And while there is a brief return to an embarrassed disengagement from Helen – manifested with no eye contact, fidgeting and mumbling – Ms Edwards talks her around (helped by some cool, wet paper towels and a ‘calm, caring tone’) expressing delight that Helen has trusted her with her personal information.

Helen responds well, particularly to Ms Edwards’s offer of local housing assistance and food provider numbers, as well as leaflets on anxiety.

‘Now that we have both had a good connection and I have really listened, Helen finds it much easier to understand the safety behind the limited supply,’ Ms Edwards says. 

‘I work hard every visit to check in and make the staged supply interaction valuable for her. This not only reinforces our relationship, but also the benefits of medication supply.’ 

Case 3
Rescue Remedy – Maureen

One morning at the pharmacy, Maureen,* a young woman, asks Ms Edwards: ‘I’ve heard Rescue Remedy is good for nerves – do you have any?’

‘What kind of symptoms are you hoping to relieve?’ replies Ms Edwards. Helen lists ‘significant anxiety symptoms: not sleeping; emotional outbursts due to feeling anxious; an inability to stay on top of her university studies; disruption to function’, Ms Edwards recalls.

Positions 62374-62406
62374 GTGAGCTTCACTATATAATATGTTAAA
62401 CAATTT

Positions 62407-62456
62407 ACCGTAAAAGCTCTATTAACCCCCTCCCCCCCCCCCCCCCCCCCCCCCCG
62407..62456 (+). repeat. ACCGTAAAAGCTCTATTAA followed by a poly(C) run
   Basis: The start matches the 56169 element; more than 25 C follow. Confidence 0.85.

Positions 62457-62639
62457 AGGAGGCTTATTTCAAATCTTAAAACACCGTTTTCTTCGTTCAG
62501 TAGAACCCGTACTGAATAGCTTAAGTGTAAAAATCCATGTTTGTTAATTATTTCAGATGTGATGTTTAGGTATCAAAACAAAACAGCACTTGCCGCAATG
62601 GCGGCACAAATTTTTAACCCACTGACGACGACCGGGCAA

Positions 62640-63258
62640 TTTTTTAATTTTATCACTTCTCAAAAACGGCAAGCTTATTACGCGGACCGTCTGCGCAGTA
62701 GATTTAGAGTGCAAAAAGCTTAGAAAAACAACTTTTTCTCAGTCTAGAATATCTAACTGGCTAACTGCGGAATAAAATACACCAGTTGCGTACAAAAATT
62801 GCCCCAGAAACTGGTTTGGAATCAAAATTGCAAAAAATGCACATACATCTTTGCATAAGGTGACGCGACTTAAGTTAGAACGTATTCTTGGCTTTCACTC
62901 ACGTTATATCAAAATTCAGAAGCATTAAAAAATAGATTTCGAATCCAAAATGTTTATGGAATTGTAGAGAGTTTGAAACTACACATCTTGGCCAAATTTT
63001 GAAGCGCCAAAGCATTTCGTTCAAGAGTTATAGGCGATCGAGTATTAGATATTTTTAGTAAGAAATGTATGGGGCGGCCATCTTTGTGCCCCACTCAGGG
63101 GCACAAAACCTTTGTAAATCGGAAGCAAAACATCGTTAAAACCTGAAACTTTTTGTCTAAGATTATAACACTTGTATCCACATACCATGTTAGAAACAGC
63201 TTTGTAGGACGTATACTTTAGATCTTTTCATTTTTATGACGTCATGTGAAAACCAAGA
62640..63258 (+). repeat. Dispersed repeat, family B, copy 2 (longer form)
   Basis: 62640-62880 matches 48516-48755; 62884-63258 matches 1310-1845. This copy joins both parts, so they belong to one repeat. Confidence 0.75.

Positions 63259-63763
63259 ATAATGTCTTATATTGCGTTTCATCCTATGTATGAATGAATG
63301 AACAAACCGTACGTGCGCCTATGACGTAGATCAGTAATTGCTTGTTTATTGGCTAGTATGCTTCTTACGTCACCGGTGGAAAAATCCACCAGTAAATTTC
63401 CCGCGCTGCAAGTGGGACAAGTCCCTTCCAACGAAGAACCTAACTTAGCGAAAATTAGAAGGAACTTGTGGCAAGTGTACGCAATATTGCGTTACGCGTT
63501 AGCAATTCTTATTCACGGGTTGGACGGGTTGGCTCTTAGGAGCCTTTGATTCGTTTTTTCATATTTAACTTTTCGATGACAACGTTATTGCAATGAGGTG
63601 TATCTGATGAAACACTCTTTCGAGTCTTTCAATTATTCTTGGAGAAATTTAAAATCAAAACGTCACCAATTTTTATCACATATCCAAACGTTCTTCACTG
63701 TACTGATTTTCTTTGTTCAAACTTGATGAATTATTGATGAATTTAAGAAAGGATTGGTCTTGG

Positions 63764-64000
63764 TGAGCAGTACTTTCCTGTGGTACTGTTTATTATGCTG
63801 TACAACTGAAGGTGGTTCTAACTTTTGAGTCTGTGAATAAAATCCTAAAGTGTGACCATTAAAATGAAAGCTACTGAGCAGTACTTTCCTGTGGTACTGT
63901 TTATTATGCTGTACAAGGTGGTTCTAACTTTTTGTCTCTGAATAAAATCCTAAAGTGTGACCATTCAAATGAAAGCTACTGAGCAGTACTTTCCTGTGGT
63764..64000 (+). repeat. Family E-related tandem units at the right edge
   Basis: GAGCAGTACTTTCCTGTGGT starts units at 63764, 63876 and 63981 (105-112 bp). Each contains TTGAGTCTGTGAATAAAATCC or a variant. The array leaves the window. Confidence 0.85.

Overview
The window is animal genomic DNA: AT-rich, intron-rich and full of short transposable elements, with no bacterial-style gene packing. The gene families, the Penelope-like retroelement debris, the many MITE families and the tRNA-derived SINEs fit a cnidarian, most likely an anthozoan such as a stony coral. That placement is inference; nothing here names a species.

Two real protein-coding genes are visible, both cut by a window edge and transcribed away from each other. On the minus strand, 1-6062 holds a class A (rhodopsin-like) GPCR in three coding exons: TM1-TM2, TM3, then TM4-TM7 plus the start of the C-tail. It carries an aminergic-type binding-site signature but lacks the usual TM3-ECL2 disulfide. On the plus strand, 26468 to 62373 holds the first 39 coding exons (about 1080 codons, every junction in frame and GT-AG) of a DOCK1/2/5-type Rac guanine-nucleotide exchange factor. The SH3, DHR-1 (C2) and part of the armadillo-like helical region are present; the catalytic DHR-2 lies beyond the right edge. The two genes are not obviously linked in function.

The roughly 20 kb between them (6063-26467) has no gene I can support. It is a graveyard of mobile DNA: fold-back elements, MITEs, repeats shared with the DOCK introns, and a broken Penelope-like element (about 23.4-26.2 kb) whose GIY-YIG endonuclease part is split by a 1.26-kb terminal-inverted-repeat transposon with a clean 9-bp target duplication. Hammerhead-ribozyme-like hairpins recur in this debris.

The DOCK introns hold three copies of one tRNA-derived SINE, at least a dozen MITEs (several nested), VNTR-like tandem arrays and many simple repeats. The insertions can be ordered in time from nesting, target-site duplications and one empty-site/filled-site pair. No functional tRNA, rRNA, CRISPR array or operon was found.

Ms Edwards tells her: ‘It sounds like you’re having a tough time at the moment, not being able to engage in all your usual activities.’ 

She tells Maureen there is no evidence that homeopathic preparations help with clinical anxiety, and that it appears some significant symptoms are interfering with her day-to-day life that need addressing with her doctor and perhaps warrant psychological intervention. 

Maureen confides that this was a problem a few years back but that she had been helped by a good counsellor. Recently, however, she has moved, hasn’t had time to follow up, and doesn’t have a good GP.